This happens to be the biggest race in the state though. And they do corrals right. The entire race start line is behind barricades and you can only enter the barricades through specific points ... and there are race volunteers there checking your bib to make sure you're allowed to be in that particular corral. I loved it!! What I didn't love is that apparently I thought Matt and I were going to be Speedy McSpeedsters when I sent in our registrations. Since they put me in 'I' and I knew that I'd be going slower than originally planned anyway, I was going to start at the end of the corral/beginning of the J corral. Well, that happened to be right where the 2:00 pace group was. There was no way they assigned us to the faster-than-2:00 corral ... but they had. Idiots. 

This was a giant mural on the side of the JW Marriott. Notice the bright orange O and N signs -- those are the corral identifiers. I think they had corrals down to the letter Z ... I know I saw an X corral. The corrals started in waves -- so about 4 or 5 corrals would start at a time. My start time was 7:40.

I didn't take any photos during the race. For one, it was raining a bit at the start. And cold (42 degrees). One of the freebies in the race packet was a tech hat (as seen in the above photo -- the white/blue one) so I made sure to wear that to keep the rain out of my eyes. It definitely helped. I also enjoyed running through parts of the city I had never been in before or the areas had been updated since I was last through there. Because of the large number of runners in the race, I was constantly being passed and also passing others the entire 13.1 miles. Being able to run by myself without knowing anyone else in the race was probably what I needed. I could focus on my thoughts, my breathing, meditate on what life is dishing out, and stop to walk whenever. The thing is ... even after the KDF half the week before, I felt fine. I really think running with intervals is my lifesaver. So I kept my interval timer set at run 5 min/walk 1 min and turned it on after about the 2nd mile.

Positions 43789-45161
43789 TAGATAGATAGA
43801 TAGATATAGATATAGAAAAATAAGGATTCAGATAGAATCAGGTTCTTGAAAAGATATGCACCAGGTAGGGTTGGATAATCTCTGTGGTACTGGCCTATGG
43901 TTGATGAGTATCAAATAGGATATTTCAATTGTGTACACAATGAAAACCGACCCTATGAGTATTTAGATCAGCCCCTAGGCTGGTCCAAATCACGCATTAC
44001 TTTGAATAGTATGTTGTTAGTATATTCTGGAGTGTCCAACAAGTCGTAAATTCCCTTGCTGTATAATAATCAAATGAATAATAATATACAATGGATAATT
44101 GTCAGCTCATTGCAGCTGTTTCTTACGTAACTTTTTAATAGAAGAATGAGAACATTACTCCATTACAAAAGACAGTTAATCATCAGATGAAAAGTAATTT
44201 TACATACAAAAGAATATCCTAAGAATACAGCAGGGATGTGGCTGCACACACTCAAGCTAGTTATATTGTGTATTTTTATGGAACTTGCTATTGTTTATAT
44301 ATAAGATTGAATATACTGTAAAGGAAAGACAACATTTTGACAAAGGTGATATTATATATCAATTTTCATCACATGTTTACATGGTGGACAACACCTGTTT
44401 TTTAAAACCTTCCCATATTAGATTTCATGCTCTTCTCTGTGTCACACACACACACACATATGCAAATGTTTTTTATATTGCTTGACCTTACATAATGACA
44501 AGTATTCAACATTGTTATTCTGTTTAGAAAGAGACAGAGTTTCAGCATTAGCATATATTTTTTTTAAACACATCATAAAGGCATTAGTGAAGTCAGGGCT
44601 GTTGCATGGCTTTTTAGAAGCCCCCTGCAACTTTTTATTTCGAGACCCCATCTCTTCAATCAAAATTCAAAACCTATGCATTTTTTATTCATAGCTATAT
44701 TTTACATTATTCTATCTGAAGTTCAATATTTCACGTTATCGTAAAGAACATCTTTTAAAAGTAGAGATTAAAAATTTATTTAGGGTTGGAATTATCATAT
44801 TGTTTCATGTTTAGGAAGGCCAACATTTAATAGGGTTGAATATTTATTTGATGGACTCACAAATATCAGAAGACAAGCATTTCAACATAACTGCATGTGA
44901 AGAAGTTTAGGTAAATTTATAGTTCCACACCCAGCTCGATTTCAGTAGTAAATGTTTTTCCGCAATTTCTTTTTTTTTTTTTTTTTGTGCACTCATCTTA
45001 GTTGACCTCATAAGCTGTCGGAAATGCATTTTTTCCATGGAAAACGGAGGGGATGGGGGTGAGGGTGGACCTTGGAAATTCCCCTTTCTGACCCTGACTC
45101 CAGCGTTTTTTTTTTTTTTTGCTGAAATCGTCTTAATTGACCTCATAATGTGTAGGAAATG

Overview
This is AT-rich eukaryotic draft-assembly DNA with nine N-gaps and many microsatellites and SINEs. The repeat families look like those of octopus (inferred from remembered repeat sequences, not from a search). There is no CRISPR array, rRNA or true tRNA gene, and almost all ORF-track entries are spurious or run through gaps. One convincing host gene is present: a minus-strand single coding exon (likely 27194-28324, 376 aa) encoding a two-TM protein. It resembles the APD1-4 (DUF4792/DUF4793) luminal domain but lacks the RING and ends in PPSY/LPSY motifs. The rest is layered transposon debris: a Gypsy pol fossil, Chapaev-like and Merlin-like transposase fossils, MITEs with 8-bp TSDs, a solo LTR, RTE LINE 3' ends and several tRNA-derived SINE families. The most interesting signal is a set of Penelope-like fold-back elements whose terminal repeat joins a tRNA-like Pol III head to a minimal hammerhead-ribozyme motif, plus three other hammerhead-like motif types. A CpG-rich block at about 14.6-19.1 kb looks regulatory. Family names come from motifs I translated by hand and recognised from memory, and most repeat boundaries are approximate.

Because this is a large race, there were "pit stops" at every mile marker with water or Gatorade and a long line of portapotties. I waited until probably mile marker 4 or 5 till I found a line of portapotties without a line of people waiting -- dashed in there right quick, got back on the road, and didn't stop my RunKeeper timer since it was less than a minute.

There are also tons of support groups -- I think they said there were more than 50 bands, cheer groups, etc. along the way. That has to include the people who were helping hand out water but it was still pretty amazing to always see another group of cheering people or a band up ahead. There were cloggers and square-dancers ... there were school groups (from elementary to college) ... there were church groups. It was just an awesome experience all around.